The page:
Surge and ripple currents
It is important to know the maximum application surge current (single peak) allowed through the capacitor in order to avoid overloading the capacitor on power-up or start-up. Overload current can be calculated using the internal voltage of the power source and the internal resistances of all devices in series with the capacitor, including its ESR. The maximum surge current should be lower than the capacitor's maximum allowed surge current Ipmax
)/ (0.45+ESR). If the application current is too high, additional derating can be applied and a higher Vr
capacitor must be chosen.
The capacitor’s maximum ripple current is dependent on the maximum AC current flowing through the capacitor. Ripple has two main parameters, effective value (rms, ACIrms
) and frequency (f). Ripple current is limited by maximum power dissipation (Pd
), which is generated by the ESR of the capacitor. The bigger the case size, the higher the allowed power dissipation; each case size has a constant value. A lower ESR results in less power to dissipate, allowing a higher ripple current, according to:
= ESR x (Ir
Thus, for an application that calls for a high ripple current and low ESR, where the case size is not an issue, a multi-anode device is the best choice
The operating frequency mainly affects two parameters: capacitance and ESR (see figures below).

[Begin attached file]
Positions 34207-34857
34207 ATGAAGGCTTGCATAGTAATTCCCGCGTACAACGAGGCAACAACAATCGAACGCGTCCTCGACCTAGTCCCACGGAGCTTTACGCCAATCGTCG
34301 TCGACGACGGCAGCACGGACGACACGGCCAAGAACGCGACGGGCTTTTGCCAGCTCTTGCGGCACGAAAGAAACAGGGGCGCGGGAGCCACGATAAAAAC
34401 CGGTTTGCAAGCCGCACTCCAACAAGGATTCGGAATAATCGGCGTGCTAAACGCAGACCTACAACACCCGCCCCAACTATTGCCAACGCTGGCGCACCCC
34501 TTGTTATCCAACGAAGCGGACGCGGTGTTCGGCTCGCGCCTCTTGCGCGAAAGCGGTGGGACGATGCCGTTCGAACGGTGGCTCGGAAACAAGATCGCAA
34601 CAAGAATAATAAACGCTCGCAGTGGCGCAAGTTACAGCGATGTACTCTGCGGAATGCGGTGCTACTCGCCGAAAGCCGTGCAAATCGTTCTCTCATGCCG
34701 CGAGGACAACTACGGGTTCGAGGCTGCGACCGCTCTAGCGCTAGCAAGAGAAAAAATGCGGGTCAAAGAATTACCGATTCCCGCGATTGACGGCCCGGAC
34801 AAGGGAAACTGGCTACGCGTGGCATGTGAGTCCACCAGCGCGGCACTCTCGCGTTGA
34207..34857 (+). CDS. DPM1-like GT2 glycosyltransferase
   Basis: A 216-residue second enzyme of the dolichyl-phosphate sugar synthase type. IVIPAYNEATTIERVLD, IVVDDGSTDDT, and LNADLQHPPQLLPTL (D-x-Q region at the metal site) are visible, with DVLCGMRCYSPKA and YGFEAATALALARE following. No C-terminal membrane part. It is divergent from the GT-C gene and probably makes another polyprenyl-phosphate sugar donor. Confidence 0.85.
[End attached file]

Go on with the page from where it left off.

The upper figure (above) displays decreased capacitance at higher frequencies, while the lower one shows increased ESR at lower frequencies. Both dependencies should be considered to assure sufficient capacitance and an ESR rate low enough for the required ripple current.
The combination of application guidelines listed above will result in the correct capacitor selection. Alternatively, if the case size has to be prioritized for miniature or low profile applications, the selection process must be adjusted accordingly.
Sometimes, one capacitor alone is not sufficient, so two or more devices may be necessary. In these instances, only the same capacitor types are recommended to be used in combination. Parallel connection increases capacitance (multiplies) and decreases ESR (divides); serial connection increases total allowed DC voltage (rated voltage multiplied), but decreases capacitance (divided) and increases ESR (multiplied). For serial connection, capacitors should be connected in parallel with a resistor divider, where resistance of the divider resistors is calculated using a figure of 10 times the DC leakage current of the capacitor’s catalog value.
is a field application engineer at AVX
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